A Pleasing Peck of Poulenc!


POULENC: Sextet for Piano, Flute, Oboe, Clarinet, Bassoon & Horn. Sonata for Oboe & Piano. Trio for Piano, Oboe & Bassoon. Flute Sonata. Villanelle for Pipe & Piano. Violin Sonata. Bagatelle for Violin & Piano. Clarinet Sonata. Cello Sonata. Capriccio d’après Le Bal masque for 2 Pianos. Élégie for 2 Pianos. L’Embarquement pour Cythère. Sonata for Piano 4 Hands. 2-Clarinet Sonata. Sonata for Clarinet & Bassoon. Sonata for Horn, Trumpet & Trombone. Élégie for Horn & Piano. Sarabande for Guitar / Alexandre Tharaud, pno 1; François Chaplin, pno 2; Philippe Bernold, fl/rec; Olivier Doise, ob; Ronald van Spaendonck, cl 1; André Moisan, cl 2; Laurent Lefèvre, bsn; Hervé Joulain, Fr-hn; Graf Mourja, vln; Françoise Groben, cel; Guy Touvron, tpt; Jacques Mauger, tb; Pierre Laniau, gtr / Le Bal Masque. Le Bestiaire. Quatre Poèmes de Max Jacob. Rapsodie négre / Franck Leguérinel, bar & various performers incl. Tharaud / Cocardes / Jean Delescluse, ten; various performers / L’Histoire de Babar, le petit elephant / François Mouzaya, narr; Tharaud, pno / L’invitation au château. Léocadia / Danielle Darrieux, voc; various artists / The Story of Babar, the Little Elephant / Natasha Emerson, narr; Tharaud, pno / Naxos 8.505258

This is a boxed set reissue of the five CDs that Naxos first released singly in 1999-2000 of the complete chamber music of Francis Poulenc. In between, however, Brilliant Classics issued their own “complete chamber music” set on three CDs which included everything you see here with the exception of the vocal works with chamber accompaniment (Le Bestiaire, Le Bal Masque, Quatre Poèmes de Max Jacob, Rapsodie négre, Babar the Elephant), most of which are commonly available in excellent performances elsewhere.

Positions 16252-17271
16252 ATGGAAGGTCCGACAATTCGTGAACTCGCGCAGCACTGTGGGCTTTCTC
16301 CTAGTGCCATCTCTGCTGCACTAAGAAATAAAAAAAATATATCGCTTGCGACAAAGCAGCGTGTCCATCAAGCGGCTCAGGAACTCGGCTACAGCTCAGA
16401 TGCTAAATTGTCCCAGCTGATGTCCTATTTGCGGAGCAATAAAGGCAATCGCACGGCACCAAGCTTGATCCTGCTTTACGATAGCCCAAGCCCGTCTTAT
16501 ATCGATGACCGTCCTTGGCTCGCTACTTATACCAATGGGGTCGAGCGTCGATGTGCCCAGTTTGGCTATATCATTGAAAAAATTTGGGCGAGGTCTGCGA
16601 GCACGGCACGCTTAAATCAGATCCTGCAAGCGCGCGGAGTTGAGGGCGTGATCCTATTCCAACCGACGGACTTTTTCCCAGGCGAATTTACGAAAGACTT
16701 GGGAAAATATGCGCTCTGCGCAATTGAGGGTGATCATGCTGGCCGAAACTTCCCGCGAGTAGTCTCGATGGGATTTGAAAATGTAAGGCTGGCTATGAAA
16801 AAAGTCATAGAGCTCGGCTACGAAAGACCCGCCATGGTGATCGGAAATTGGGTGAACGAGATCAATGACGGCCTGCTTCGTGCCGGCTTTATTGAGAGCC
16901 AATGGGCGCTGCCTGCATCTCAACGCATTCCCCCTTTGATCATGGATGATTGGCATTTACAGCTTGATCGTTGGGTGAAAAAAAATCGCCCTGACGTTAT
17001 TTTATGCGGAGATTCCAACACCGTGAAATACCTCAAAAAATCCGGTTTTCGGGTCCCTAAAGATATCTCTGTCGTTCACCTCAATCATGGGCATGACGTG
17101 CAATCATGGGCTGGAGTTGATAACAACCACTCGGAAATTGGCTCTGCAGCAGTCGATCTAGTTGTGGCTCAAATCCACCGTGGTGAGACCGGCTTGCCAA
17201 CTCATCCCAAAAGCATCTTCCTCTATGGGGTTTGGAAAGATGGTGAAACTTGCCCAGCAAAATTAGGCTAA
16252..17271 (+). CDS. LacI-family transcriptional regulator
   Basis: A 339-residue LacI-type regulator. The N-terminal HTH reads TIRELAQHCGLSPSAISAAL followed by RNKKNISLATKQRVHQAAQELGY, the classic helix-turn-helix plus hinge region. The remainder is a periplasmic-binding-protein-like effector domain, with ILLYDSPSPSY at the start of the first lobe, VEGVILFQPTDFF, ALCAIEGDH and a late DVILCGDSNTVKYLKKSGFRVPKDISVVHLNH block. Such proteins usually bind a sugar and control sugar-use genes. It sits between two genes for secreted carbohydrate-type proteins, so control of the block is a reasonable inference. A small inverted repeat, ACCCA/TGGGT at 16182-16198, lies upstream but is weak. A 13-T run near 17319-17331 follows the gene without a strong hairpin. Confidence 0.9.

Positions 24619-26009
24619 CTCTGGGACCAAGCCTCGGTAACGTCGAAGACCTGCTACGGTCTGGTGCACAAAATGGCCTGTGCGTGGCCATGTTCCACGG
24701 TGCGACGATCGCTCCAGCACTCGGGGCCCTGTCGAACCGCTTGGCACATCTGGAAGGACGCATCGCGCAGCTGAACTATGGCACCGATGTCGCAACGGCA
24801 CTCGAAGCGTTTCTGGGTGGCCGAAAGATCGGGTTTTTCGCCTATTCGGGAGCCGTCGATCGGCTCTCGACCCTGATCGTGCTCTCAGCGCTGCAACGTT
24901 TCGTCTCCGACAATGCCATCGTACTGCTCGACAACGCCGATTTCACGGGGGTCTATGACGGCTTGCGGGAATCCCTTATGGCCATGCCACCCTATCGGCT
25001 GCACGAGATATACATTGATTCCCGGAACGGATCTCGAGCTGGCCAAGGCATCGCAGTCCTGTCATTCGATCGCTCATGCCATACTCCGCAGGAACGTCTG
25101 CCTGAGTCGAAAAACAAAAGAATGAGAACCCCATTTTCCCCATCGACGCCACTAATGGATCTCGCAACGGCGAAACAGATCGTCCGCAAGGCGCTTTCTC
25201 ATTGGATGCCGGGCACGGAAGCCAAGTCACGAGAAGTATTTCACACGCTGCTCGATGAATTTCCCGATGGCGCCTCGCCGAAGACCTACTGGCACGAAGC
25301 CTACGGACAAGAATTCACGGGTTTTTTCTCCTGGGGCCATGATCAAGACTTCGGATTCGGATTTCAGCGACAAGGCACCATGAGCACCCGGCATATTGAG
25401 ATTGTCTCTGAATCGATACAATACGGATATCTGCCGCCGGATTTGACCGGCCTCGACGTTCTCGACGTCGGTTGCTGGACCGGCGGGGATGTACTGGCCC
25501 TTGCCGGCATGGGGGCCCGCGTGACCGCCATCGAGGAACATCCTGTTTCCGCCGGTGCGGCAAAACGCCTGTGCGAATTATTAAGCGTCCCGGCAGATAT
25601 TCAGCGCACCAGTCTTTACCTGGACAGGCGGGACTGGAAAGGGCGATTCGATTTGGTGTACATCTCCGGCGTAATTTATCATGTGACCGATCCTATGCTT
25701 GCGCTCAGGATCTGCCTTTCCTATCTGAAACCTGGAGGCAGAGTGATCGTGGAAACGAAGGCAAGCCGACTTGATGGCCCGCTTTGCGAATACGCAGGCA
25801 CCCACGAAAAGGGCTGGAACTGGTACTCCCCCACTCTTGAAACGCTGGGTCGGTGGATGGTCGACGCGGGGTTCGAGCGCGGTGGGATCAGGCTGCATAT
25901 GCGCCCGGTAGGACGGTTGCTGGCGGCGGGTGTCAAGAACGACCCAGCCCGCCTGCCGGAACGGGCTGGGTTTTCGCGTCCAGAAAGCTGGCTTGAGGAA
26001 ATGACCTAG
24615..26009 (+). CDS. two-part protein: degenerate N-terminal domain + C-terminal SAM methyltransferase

But there’s a problem. When I first heard and reviewed the Brilliant Classics set, I thought it was quite good and said so, but I hadn’t heard these Naxos recordings, apparently made under the guidance of pianist Alexandre Tharaud whose playing is heard on most of the performances. The reason I hadn’t heard them is that they came out at a time when I was working full time in a non-music-related job, had very little “discretionary income” for CDs, and wasn’t reviewing, so I missed them.

You can hear the difference between the two sets right away if you compare the two different performances of the famous Sextet. Tempos are pretty much the same in both performances, but the Naxos version is far livelier and has a greater visceral impact. In part this is due to the performers but even more so to the sound quality. The Brilliant Classics set is swimming in reverb, and although this is something that many Naxos recordings have moved to in recent years, in 1999-2000 they were still making recordings with tight miking which helps one hear every little texture of the music with its full impact. But yes, part of it is due to the energy expended by the performers. Even in the slow movements of this Naxos set, the players give much more than their counterparts on Brilliant Classics, and this, in turn, helps to engage the listener in a much more visceral listening experience. The third movement of the Sextet, for one, is taken here at a real prestissimo while its counterpart on Brilliant Classics is played at a slightly lukewarm allegro, and these kind of differences pervade the entire collection.